Why is this beautiful area of Bengaluru, a traffic nightmare? It’s because, traffic from National Highway 4 (Tumakuru road) and from heavily populated Malleswaram, Rajaji Nagar, Yeshwantpur and Mathikere, reach the heart of the city using C V Raman Road and Sankey Road. If the steel flyover is built, more right turns can be enabled from Malleswaram onto Ballari Road, providing much needed relief to this area.

We can make this elevated road a success:

Many of the other concerns that we have about the steel flyover project, are largely exaggerations, or can be easily addressed by talking to the government.

A. Trees cut can be compensated.

When the metro underground section was built, many trees in front of Vidhana Soudha were cut. But new trees are being planted now with the expertise of the Horticulture department. BDA has proposed to plant 60,000 trees to compensate the 812 trees estimated to be cut. Why can’t we ensure that 812 of them are planted, in the vicinity of this flyover. Like Veterinary College campus?

B. Aesthetics and Heritage buildings can be preserved, even improved.

When the Promenade on MG Road had to be removed for Metro construction, there were lots of protests. But anyone who visits the new Promenade and the Rangoli Metro center, has no reason to feel bad. Similarly, anyone who has taken the Bengaluru Heritage Walk on MG Road, knows that the Metro line, did no harm to the British era buildings there.

C. Even parks can be built under flyovers.

Civil society in Mumbai came together to build the Nanalal D Mehta garden under the Tulpule Flyover in Matunga. This 600-meter stretch even has a skating place for children. On Sundays, kids’ zones are organised under the flyover. Many of us in Bengaluru have volunteered to beautify pillars under flyovers. Emulating Mumbai to build one or two parks under this steel flyover, is easily achievable.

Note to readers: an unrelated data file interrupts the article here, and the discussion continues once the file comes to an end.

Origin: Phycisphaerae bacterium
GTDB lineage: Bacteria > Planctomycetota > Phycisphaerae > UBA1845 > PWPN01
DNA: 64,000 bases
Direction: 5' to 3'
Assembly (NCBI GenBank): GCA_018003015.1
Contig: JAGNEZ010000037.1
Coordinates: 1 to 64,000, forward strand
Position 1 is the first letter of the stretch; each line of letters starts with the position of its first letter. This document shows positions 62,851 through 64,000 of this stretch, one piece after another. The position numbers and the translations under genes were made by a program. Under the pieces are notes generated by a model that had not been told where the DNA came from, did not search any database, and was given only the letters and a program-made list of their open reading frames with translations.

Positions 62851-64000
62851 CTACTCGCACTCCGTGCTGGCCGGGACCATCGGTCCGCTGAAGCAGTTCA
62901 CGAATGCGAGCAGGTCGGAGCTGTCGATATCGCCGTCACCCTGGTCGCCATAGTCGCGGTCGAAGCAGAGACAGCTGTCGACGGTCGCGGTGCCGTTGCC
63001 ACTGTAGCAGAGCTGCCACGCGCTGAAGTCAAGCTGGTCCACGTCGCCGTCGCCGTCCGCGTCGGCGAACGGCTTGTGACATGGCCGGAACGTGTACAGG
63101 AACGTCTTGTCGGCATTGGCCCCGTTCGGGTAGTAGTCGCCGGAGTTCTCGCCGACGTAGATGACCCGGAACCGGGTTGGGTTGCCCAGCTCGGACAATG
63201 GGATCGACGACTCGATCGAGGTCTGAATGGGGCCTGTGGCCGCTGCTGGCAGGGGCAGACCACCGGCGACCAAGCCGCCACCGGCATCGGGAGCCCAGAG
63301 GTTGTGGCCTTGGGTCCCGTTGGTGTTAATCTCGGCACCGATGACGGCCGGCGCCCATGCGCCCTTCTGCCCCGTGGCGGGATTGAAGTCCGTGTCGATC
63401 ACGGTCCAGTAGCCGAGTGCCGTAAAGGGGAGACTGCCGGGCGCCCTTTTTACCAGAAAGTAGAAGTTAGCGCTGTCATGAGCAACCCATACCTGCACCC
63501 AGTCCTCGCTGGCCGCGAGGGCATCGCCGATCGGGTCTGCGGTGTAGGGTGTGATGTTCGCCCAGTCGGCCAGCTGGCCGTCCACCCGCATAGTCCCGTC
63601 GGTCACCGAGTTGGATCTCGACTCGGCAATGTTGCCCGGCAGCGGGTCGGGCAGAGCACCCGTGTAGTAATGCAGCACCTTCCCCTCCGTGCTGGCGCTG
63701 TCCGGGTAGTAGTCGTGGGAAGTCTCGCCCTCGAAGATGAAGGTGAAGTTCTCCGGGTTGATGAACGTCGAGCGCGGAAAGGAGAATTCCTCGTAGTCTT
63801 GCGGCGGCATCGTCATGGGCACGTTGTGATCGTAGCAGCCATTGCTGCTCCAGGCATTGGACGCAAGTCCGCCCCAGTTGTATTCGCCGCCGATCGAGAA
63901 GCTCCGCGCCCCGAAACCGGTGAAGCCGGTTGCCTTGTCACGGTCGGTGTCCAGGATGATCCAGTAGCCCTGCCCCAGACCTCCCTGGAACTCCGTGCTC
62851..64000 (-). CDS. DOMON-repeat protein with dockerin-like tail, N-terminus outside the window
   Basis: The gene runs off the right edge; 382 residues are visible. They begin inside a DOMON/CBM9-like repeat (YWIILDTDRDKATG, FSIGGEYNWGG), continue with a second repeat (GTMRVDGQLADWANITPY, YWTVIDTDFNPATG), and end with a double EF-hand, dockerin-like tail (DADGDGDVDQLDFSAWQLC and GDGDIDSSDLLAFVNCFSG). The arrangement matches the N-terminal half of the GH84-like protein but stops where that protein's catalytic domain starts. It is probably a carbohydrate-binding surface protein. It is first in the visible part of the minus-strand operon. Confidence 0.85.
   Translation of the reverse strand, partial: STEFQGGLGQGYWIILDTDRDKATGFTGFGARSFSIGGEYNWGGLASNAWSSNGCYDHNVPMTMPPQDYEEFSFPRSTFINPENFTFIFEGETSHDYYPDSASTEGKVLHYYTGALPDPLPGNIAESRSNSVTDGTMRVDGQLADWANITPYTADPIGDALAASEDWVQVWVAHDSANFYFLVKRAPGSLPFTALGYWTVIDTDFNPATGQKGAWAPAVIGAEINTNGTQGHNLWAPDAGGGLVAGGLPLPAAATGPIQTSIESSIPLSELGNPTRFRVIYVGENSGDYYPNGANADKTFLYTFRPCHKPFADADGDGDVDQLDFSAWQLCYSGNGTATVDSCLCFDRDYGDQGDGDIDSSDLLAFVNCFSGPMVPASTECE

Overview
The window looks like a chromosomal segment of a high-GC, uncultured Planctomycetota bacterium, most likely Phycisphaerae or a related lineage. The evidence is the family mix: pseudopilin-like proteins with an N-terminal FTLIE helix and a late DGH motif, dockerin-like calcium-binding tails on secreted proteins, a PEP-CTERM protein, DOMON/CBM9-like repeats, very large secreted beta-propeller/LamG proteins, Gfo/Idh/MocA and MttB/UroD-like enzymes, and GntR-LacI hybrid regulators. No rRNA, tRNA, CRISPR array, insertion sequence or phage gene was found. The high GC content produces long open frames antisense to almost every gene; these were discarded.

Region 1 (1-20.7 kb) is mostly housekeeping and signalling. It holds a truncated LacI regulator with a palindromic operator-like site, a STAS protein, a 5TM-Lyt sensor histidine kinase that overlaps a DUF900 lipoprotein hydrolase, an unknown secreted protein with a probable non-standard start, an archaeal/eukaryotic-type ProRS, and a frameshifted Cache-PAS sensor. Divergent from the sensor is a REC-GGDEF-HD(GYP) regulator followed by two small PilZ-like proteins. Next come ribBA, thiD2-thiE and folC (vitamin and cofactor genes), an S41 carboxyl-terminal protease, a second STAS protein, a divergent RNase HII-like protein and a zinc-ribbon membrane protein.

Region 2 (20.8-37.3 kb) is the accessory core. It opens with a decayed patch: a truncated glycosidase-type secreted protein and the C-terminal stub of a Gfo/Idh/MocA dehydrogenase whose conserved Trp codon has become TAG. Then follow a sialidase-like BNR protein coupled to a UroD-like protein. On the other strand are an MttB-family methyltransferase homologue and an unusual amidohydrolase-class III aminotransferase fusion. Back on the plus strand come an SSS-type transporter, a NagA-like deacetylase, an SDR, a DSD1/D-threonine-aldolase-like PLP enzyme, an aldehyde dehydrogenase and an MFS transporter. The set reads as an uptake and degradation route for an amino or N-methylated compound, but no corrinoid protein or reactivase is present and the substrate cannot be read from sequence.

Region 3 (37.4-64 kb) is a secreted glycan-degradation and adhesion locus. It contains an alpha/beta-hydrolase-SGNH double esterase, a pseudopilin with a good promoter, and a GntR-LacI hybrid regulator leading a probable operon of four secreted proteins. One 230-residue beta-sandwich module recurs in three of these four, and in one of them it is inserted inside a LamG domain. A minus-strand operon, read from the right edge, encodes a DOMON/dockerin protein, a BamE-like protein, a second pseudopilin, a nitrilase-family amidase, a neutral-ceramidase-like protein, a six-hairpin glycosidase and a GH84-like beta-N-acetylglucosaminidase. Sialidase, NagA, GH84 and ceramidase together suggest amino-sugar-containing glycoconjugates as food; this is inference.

Government could have communicated better.

Ofcourse, the government has failed to make the case for this Steel Flyover. Its communication has been so poor, that people seem to think the project is being rushed. The reality is, the project was initiated in 2010, tenders floated in 2014-15 and final decision was postponed from June 2016 to September, after Civil Society wanted more consultations. BDA is rightly being criticised for refusing some information via RTI, which already existed on the internet!

Now the discussion has largely shifted away from the merits of the Steel Flyover to other issues like BMPC and BDA vs BMRDA. These discussions are valid and need to be had, but they provide no relief to the people of North Bengaluru, who are suffering the traffic gridlock on Ballari road everyday.

What kind of city do we want to live in?

Finally, what kind of city do we want to live in? A city where a high speed road runs vertically through, and children risk their life to cross it? Or one where fast moving vehicles run on an elevated road, and the ground below is available for civic facilities like pedestrian crossings, wide footpaths, cycle and bus lanes, and road side parks?